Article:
TENS of thousands of tonnes of fish, apparently mostly horse mackerel, are being stolen out of Namibian waters by licensed foreign-flagged vessels operating in Angolan waters.
According to well-placed sources in the fishing industry who wish to remain anonymous, between five and ten foreign vessels "chase their catch" up to 60 nautical miles (110 kilometres) into Namibia's exclusive economic zone.
Each vessel has a capacity of 1 200 tonnes, and could launch into the Namibia fishing grounds many times a year. Ten vessels could land over 100 000 tonnes of horse mackerel in a year. Namibia's annual horse mackerel quota is 340 000 tonnes.
Because of this, Namibian companies are losing revenue as the market is being flooded with horse mackerel, hence forcing operators to sell fish cheaper, one of the sources said.
"Namibian companies are losing millions in revenue," the source said.
Even more disconcerting is that Namibia's horse mackerel stock, which is an important economic supplement to an already ravished fresh pilchard supply, is being plundered by foreigners.
Fisheries permanent secretary Moses Maurihungirire did not wish to respond on the "very serious matter", saying the ministry was verifying the information with people on the ground before a detailed response could be given.
"It cannot be rushed into the ears of Namibians. In addition, we have to get in touch with our Angolan counterparts to verify this, as we have a joint patrol agreement with our northern neighbours. Just bear with me on this very serious issue," he stated.
Namibia's northern waters are said to be flourishing with "quality" horse mackerel, with a hake by-catch. There are apparently about 14 legitimate Namibian vessels competing with the illegitimate vessels.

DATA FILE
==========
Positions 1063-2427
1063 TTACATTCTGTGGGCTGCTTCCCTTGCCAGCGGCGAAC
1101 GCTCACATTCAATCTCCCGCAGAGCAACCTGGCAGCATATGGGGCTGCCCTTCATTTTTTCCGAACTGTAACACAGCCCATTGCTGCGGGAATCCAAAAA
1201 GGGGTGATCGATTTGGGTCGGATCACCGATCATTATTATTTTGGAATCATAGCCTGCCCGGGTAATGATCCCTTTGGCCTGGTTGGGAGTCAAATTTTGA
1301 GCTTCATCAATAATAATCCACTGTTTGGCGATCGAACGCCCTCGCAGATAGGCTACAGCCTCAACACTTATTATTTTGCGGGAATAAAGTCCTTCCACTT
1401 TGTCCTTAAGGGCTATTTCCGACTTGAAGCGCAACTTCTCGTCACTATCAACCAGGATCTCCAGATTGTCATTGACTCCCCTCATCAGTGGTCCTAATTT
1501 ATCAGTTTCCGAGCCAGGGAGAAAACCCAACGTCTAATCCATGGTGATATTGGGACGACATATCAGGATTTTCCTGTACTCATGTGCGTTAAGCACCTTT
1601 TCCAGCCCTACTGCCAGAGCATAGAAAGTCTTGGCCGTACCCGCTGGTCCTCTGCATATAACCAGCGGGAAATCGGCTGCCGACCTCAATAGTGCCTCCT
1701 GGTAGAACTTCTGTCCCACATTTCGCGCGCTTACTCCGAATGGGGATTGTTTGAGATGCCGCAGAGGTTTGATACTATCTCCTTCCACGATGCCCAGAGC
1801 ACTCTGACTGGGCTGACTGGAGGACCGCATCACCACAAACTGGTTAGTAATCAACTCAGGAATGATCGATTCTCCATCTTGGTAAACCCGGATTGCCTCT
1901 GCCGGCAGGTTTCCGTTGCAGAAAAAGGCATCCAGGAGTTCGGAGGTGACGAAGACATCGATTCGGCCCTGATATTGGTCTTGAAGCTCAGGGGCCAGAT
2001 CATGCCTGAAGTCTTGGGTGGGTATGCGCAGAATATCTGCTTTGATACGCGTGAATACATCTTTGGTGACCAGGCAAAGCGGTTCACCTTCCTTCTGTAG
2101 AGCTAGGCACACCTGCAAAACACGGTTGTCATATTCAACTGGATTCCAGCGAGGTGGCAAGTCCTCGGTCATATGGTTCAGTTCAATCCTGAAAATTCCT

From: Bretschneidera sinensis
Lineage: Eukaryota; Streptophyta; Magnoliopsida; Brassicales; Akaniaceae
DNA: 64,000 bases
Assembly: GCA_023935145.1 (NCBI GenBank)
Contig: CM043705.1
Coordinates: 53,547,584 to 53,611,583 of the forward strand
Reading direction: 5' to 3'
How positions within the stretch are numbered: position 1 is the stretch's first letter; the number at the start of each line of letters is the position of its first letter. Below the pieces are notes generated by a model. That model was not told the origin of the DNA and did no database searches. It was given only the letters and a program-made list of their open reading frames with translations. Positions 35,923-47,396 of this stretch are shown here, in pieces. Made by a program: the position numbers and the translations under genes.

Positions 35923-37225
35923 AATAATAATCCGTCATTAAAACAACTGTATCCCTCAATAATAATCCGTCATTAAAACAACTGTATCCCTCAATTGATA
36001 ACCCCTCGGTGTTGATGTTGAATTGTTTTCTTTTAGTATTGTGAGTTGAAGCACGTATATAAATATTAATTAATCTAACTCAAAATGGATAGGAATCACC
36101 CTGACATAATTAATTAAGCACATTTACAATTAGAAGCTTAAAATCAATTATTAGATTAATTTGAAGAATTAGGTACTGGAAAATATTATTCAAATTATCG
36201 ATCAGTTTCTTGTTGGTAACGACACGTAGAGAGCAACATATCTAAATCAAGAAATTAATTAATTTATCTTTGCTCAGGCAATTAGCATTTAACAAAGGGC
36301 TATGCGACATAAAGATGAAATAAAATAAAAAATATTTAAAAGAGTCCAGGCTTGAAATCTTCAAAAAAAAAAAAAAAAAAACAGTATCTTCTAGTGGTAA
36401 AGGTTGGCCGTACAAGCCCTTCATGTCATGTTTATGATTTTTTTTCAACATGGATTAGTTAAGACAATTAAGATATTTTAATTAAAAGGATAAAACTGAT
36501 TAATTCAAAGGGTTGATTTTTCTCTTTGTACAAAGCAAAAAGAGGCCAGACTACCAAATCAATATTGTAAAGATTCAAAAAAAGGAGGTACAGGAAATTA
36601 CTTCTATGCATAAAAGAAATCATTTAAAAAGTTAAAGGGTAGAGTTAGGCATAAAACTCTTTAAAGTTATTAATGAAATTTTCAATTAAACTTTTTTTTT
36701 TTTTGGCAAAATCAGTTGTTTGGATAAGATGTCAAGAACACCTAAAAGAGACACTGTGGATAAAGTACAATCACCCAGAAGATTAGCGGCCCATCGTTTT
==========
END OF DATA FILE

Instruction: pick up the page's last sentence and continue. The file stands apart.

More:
"Such breaches are usually done under the cover of darkness, thus not allowing our authorities to make use of aircraft," the sources told The Namibian. The foreign vessels are said to be able to detect (on their radar) that the Namibian patrol vessels are approaching, which gives them time to return to Angolan waters. They also cover all distinguishing marks, such as names and call signs, so that patrol teams cannot use photos as evidence.
"Unfortunately, the ministry of fisheries has not been able to stop the culprits, or to successfully arrest any of the illegal vessels as the task is not easy. One could say the authorities are at war with these illegal fishers, and they need all the assistance we can give them in terms of social and political support to bring the culprits to book," the source said.
Another well-placed source said it was government's aim to protect Namibia's resources, and that the government understood the industry's concern. It was thus not a matter of 'if' the culprits are caught, but 'when'.
Methods are now being employed to identify and/or inpound the vessels. "The reason it is not easy is because thieves do not go around brandishing their schemes for all to see. They make sure they are as invisible as possible," the source stressed.
In February already, the chairman of the confederation of Namibian fishing associations, Matti Amukwa, mentioned at the annual ministerial fisheries meeting at Walvis Bay that foreign-flagged boats were "sneaking" into Namibia's waters from Angola to steal Namibian fish.
The Namibian also attempted to get comment from Benguela Current Convention executive secretary Hashali Hamukuaya, but he was in a meeting. A message was left, but he had not responded by the time of going to the printers.
The convention is a cooperative guardianship of the Benguela Current ecosystem which is shared by Namibia, South Africa and Angola.